As we walked through the displays, we saw exactly what one would expect from a Musical
Instruments Museum – a large number of conventional musical instruments.
Instrument Repair Shop
But on closer inspection (and helpful descriptions from the audioguide), some of the
instruments were not exactly what they seemed to be. For example, the instrument
below, known as a "Hardanger fiddle", is a Norwegian instrument that appears to be
an elaborately decorated violin. This is partly true, but beneath the usual set of
strings there is a second set of strings that resonates with the melody strings to
produce a more complex sound (you can hear a short sample on
Some of the displayed instruments were reflective of the technology available at the
times in which they were created.
Hurdy-Gurdy (Vielle à Roue, 18th C.)
Some such instruments were used for street entertainment. For example, the following
is a mechanically animated tableau called "The Dentist", that tells a comical and
highly politically incorrect story while music plays from the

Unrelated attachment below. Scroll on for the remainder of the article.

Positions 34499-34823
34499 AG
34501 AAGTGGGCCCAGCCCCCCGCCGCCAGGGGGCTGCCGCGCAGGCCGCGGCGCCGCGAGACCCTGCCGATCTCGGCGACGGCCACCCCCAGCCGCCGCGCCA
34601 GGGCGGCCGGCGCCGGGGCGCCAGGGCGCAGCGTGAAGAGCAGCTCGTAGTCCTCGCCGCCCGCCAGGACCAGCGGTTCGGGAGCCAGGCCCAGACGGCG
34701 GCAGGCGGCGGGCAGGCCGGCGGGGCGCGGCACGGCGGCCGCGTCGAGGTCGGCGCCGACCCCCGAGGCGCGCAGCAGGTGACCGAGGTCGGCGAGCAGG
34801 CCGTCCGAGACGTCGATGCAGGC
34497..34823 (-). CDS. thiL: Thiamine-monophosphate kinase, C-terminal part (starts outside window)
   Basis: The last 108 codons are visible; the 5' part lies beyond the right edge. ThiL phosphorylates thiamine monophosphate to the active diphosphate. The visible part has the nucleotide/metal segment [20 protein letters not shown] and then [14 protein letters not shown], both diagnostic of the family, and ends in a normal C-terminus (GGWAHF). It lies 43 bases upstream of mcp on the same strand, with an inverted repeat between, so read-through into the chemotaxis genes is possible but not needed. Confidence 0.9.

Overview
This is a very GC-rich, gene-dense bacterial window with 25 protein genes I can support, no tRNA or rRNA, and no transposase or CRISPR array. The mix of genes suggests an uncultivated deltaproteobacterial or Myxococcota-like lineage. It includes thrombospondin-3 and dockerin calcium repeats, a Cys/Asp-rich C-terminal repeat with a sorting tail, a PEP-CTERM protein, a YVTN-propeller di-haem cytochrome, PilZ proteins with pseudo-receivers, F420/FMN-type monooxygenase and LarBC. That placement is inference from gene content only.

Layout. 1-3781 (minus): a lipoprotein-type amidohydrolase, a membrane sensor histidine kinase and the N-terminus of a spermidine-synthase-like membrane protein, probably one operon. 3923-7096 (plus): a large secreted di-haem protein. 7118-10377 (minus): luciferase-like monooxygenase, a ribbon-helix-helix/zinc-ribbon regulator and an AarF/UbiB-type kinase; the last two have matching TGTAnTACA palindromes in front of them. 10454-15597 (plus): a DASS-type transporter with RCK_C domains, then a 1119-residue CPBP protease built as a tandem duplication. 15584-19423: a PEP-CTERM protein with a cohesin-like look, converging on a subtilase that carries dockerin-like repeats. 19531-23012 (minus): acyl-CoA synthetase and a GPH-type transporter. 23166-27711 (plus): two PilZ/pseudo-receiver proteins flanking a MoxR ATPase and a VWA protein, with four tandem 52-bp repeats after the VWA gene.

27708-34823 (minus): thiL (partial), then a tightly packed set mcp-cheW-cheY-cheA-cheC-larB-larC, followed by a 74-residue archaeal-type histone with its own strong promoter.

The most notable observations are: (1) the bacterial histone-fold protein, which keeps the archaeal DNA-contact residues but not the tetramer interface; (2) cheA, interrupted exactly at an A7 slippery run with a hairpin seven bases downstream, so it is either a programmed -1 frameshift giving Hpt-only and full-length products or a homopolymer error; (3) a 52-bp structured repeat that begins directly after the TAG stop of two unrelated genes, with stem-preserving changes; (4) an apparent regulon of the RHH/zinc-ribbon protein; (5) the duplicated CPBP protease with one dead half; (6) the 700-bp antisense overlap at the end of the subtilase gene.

on which it is mounted.
"The Dentist", Animated Barrel Organ Display (19th C.)
Other instruments looked unfamiliar, often because they were from another part of
the world or from an earlier time.
Some instruments ranged from imaginative to just bizarre.
One display had us puzzled for awhile, as there didn’t seem to be any possible
way to play it. There were some other instruments nearby called "serpents", which
were roughly tubular wind instruments that were bent in places so as to appear
snakelike. As it turned out, this display wasn’t an instrument at all, but rather
a chandelier made up of repurposed serpents.
Chandelier Made from Serpents (Early 19th C.)
The museum also displayed many keyboard instruments, some of which were also
works of visual art. There were several beautiful harpsichords, for
example. A harpsichord
makes sounds by plucking strings
inside of it when the keys are pressed, rather than striking them, as in